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34 Kurdish militants killed in Iraq

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Ankara: At least 34 militants of the banned Kurdish Workers’ Party (PKK) were killed in a Turkish military operation in northern Iraq on Tuesday, according to a military statement. The Turkish security forces staged air strikes against PKK targets in Qandil Mountain in northern Iraq, leaving 34 rebels dead, read the statement released by the Turkish General Staff, Xinhua reported.

geman.rizgari.com

Turkish President Recep Tayyip Erdogan vowed on August 11 to continue military operations against the PKK until its disarmament. Turkish forces bombarded the PKK camps in northern Iraq last Thursday and Friday, killing 41 rebels.
Tensions between Turkish security forces and the PKK are increasing after an Islamic State (IS) suicide bombing on July 20 killed 32 people and injured 104 others in Suruc town in Sanliurfa province bordering Syria.

Turkey has detained over 1,300 individuals with suspected ties to the IS, the PKK and leftist groups, while the military has unleashed several rounds of air strikes on PKK posts in northern Iraq.

(IANS)

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Turkish President Erdogan passes Controversial Religious-marriage Law; Is Getting Marriages Registered by Muslim Clerics Against Secularism?

Sezgin Tanrikulu, an MP with the opposition Republican People’s Party (CHP) hence believes the law was “not an actual need”.

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President of Turkey, Recep Tayyip Erdogan. Wikimedia

Turkey, November 4, 2017 : President of Turkey, Recep Tayyip Erdogan has brought into force a new controversial legislation which will now allow state-approved Muftis to perform and register marriages that will be considered legal. The move is being seen as a blow to Turkey’s secular foundations.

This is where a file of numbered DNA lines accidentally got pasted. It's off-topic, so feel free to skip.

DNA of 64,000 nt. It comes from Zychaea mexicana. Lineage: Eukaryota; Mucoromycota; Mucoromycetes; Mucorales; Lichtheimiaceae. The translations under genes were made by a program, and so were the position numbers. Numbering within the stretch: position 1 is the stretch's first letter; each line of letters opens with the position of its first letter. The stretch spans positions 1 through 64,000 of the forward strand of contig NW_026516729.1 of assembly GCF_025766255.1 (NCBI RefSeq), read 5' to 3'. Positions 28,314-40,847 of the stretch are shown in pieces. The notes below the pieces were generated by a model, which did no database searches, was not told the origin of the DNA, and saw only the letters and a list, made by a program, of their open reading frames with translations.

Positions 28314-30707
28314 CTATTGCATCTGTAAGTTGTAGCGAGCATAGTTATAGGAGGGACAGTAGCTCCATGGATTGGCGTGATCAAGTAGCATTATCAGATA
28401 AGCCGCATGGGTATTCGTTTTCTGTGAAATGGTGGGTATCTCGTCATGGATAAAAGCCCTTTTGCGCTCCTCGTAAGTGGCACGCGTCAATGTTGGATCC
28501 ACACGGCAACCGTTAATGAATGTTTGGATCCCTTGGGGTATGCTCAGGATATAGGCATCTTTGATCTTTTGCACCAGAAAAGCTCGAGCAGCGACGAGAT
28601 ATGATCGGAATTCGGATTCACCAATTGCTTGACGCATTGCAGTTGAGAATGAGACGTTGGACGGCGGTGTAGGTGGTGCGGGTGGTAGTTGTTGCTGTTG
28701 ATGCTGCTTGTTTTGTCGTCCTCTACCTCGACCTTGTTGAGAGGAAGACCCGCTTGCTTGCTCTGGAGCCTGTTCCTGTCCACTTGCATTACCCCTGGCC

The new law, which was proposed by the ruling Justice and Development Party (AK Party) government, was passed in the Turkish parliament last month, signed by Erdogan on November 2, and was published in the Official Gazette on November 3, which denotes its official implementation.

Who is a Mufti?

The state religious affairs agency of Turkey is called Diyanet.

Diyanet employs Muftis; clerics who take care of all religious and worship across the nation.

What Is The New Legislation All About?

Turkey has a dominant Muslim population. However, the founder of the Turkish Republic, Mustafa Kemal Ataturk, had formally established a secular state under a constitution in 1923.

Religiously observant couples often got married by local clerics. However, as per the previously applicable rule of law, it was mandatory for all couples, including the religiously observant couples, to be married by a state registrar from the local municipality, to legalize the marriage.

Now, the new law has accorded formal recognition to marriages performed by clerics.

Criticisms Of The Move

Erdogan has been repeatedly accused of eroding the secular nature of present-day Turkey.

Critics of the new law now fear the move,

  1. May bear considerable impact on unregistered marriages and child marriages
  2. May divide the society into two groups- Those who have marriages registered by clerics and those who do not.
  3. May motivate members of other religious sect to demand for similar rights that might completely hamper Turkey’s secularism.

Increase In Unregistered Marriages

As per the previously operational trend, couples who got married by a mufti would go on to get their marriages registered by the municipality. However, by formally recognizing marriage-ceremonies conducted by clerics as a civil marriage, couples would now be able to forego with that practice.

Critics fear this new law will pave way for higher unregistered marriages, thereby breaching Turkey’s civil code.

Sezgin Tanrikulu, an MP with the opposition Republican People’s Party (CHP) hence believes the Erdogan’s law was “not an actual need”.

According to a report by AFP, Tanrikulu was quoted as saying “The AKP has taken another step that harms the state’s secular pillars and that moves people away from secularism.”

Affect On Child Marriages

According to UNICEF, Turkey tops the list of child marriages almost 15 per cent women married by 18.

Granting authority to religiously motivated clerics, who may have underlying contentious intentions, and who may or may not be knowledgeable or equipped enough to deal with larger issues of growth and population, may support underage or forced marriages that will harm Turkey’s secular stand.

However, the Erdogan government believes the new legislation will provide greater religious freedom to the people of Turkey. However, it will be too soon to say whether the new legislation will be successful or not.

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